Investigating the role of cholesterol in WT1/BASP1-mediated gene regulation

  • Anna F Fleming

Student thesis: Master's ThesisMaster of Science (MSc)


Brain Acid Soluble Protein 1 (BASP1) is a transcriptional co-suppressor of Wilms’ Tumour Suppressor Protein (WT1). Previous work by our group has shown that BASP1 binds cholesterol through a cholesterol recognition amino acid consensus motif (CRAC motif) and has indicated that cholesterol binding by BASP1 may be necessary for its gene-repressive activity at some target genes. BASP1 represses transcription in chronic myelogenous leukaemia (K562) cells by mediating removal of activating histone marks including acetyl-histone 3 lysine 9 (H3K9Ac) and trimethyl-histone 3 lysine 4 (H3K4Me3). Removal of these marks is dependent on an intact CRAC motif in BASP1.
In this study, the role of cholesterol in WT1/BASP1-mediated gene repression was investigated using treatment of cultured cells with atorvastatin, an inhibitor of cholesterol biosynthesis, followed by RNA analysis and chromatin immunoprecipitation (ChIP). In order to identify any cell type-specific effects, analyses were carried out in K562 cells and the breast cancer line MCF-7. The findings show that treatment of either cell type with atorvastatin can alter the function of BASP1. The results confirm that WT1/BASP1-mediated gene repression in K562 cells involves removal of H3K4Me3 and H3K9Ac and find that these events also occur in MCF-7 cells. Furthermore, treatment of either cell type with atorvastatin inhibits BASP1-dependent removal of H3K4Me3 and H3K9Ac.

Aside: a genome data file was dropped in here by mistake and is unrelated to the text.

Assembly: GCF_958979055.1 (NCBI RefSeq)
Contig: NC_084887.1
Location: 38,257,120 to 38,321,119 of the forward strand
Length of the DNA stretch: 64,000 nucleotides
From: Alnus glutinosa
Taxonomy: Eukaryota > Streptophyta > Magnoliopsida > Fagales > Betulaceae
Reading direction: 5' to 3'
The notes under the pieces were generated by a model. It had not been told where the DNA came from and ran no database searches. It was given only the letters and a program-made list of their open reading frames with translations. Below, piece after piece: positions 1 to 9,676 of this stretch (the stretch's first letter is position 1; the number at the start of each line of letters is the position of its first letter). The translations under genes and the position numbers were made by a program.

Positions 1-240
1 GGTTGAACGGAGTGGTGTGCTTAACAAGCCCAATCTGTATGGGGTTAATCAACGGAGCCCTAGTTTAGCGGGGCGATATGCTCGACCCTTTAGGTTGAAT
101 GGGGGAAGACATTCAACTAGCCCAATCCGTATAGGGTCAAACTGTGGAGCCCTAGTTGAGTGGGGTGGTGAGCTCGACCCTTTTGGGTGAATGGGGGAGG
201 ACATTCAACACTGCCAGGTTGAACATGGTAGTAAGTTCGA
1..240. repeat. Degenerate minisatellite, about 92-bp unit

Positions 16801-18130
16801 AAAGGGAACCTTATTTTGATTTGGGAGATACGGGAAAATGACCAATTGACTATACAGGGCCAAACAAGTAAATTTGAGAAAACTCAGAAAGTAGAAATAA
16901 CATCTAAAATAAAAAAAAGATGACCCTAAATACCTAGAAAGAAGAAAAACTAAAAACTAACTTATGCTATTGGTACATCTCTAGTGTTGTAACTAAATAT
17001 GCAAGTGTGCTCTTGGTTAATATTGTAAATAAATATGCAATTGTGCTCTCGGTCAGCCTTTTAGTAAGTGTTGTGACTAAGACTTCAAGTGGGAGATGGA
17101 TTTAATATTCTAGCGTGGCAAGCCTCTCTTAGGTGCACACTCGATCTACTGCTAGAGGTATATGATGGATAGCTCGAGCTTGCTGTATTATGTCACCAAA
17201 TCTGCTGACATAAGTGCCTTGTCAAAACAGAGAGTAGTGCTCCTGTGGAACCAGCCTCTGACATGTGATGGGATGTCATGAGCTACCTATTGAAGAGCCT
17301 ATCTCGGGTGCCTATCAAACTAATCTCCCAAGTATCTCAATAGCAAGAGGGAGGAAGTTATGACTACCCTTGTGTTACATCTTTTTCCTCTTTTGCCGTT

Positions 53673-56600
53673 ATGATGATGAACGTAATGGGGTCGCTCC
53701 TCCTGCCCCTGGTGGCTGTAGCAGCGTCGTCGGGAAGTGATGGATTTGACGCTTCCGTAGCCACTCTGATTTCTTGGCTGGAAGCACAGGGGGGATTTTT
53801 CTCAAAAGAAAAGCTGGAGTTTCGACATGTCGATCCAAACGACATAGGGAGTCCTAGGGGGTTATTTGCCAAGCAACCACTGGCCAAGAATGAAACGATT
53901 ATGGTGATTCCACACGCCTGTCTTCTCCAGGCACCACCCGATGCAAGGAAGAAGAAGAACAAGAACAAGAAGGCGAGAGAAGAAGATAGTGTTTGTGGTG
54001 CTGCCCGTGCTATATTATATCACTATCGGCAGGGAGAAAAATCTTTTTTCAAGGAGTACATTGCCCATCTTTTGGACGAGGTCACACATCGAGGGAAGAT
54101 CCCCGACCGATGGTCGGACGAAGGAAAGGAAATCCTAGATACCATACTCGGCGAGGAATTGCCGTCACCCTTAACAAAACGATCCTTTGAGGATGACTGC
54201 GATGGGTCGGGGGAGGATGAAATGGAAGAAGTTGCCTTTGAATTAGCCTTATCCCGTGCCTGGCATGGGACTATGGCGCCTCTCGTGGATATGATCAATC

Several previous studies have identified a tumour suppressive role of BASP1. During this work, the tumorigenicity of K562 and MCF-7 cells was investigated in order to determine if BASP1-dependent tumour suppression withstood cholesterol depletion. In both K562 and MCF-7 cells, treatment with atorvastatin reduced tumorigenicity, but evidence of a BASP1-dependent change was inconclusive.
The results indicate that cholesterol is necessary for WT1/BASP1-mediated H3K9Ac and H3K4Me3 removal, resulting in transcriptional repression of target genes. This confirms and expands upon previous work which identifies a novel role for cholesterol in gene regulation.
Date of Award23 Jan 2020
Original languageEnglish
Awarding Institution
  • The University of Bristol
SupervisorStefan G E Roberts (Supervisor)

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